Friday, December 30, 2011

The Fragility of Ideas

by Drew Martin
In the Pacific episode of Stephen Fry in America, Fry visits Jonathan "Jony" Ive, Apple's design guru.
Fry engages Ive on a rooftop overlooking San Francisco Bay:
It could be said that the two most influential Britons in the past thirty years are Tim Berners-Lee, who invented the world wide web, and you, who have given us the iPod and all the train of Apple products. And yet you both choose to live and work in America. I wonder if that says something about Britain or more importantly about America.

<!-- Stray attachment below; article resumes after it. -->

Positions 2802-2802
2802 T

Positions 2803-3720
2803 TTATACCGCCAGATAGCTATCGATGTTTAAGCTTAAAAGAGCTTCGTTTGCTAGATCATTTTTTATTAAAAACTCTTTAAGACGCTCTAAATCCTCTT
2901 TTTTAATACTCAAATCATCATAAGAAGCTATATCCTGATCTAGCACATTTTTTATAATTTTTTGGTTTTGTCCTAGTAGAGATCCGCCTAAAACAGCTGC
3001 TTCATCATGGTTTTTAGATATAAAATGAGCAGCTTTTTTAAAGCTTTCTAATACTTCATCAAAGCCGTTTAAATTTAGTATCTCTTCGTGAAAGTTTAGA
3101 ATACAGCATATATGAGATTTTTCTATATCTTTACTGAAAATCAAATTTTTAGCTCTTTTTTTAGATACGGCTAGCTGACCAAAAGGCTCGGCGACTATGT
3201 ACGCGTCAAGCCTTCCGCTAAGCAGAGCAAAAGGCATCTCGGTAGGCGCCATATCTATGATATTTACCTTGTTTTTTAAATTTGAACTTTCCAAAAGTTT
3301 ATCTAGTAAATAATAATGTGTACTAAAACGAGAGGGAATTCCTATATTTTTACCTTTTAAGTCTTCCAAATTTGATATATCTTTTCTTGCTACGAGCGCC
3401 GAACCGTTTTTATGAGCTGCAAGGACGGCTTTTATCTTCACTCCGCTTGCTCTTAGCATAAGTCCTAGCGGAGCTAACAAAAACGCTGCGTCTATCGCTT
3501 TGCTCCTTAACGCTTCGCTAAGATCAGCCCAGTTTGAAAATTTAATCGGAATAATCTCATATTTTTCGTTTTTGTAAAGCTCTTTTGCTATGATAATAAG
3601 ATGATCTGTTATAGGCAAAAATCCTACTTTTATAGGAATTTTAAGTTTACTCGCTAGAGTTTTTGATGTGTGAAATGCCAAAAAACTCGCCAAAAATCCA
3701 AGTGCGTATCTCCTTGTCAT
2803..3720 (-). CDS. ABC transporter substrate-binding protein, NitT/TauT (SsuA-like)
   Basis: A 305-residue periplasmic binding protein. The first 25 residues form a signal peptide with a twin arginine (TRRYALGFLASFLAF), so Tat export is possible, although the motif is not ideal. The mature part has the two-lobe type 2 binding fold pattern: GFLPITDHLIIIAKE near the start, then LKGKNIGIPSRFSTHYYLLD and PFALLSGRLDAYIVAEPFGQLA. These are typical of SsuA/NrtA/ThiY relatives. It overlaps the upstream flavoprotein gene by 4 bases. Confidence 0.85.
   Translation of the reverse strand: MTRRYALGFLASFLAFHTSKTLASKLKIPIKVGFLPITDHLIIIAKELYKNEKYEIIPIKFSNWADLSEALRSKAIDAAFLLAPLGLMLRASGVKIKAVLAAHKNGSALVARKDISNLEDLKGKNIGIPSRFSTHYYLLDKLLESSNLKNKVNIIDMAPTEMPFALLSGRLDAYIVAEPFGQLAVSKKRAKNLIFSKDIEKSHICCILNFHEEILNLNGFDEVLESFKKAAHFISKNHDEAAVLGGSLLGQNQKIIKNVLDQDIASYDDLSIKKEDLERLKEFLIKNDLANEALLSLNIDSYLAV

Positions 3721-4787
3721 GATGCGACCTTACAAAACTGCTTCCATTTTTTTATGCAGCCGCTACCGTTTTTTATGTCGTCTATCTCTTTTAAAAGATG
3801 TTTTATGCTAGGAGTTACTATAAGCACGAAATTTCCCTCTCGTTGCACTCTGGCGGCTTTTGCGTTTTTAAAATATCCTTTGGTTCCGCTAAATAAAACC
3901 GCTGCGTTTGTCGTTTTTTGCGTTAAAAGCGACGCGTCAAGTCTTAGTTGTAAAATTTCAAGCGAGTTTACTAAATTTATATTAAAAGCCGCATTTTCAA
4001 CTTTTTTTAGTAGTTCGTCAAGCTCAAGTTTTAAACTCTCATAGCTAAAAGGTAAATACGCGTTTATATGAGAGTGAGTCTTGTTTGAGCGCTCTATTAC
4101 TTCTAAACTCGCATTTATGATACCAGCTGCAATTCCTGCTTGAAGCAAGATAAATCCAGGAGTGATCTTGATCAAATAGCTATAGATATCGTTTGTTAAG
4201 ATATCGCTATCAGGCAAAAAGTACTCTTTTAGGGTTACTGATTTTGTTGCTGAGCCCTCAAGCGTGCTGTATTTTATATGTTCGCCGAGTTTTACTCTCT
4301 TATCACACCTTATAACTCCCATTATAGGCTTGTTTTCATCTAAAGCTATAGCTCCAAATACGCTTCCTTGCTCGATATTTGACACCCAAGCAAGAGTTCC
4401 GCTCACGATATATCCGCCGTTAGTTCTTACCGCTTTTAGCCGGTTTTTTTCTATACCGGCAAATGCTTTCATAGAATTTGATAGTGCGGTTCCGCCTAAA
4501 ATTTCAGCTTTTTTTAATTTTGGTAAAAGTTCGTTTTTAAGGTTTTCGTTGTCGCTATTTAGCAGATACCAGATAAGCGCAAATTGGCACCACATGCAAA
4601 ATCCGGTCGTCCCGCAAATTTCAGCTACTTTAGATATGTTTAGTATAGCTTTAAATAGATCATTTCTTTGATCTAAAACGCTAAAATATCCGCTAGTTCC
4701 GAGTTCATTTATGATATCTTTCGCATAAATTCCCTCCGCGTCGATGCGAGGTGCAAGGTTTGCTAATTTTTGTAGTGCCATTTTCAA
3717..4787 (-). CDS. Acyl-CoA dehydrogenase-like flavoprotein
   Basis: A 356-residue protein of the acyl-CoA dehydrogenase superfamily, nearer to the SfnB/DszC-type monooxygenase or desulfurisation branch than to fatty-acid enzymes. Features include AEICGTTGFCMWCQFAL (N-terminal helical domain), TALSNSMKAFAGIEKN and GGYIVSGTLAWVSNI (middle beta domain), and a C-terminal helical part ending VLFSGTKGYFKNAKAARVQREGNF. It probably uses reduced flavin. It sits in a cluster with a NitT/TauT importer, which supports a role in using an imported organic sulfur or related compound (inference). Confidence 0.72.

With a modest stutter, Ive responds:
I think there is a conspicuous lack of cynicism and skepticism. Ideas are so fragile aren't they? It is so easy to miss an idea because they can be so quiet, or to snuff an idea out. I think that the sense of the inquisitiveness and willingness to try is so important for design; for developing those tentative, fragile ideas into a real product.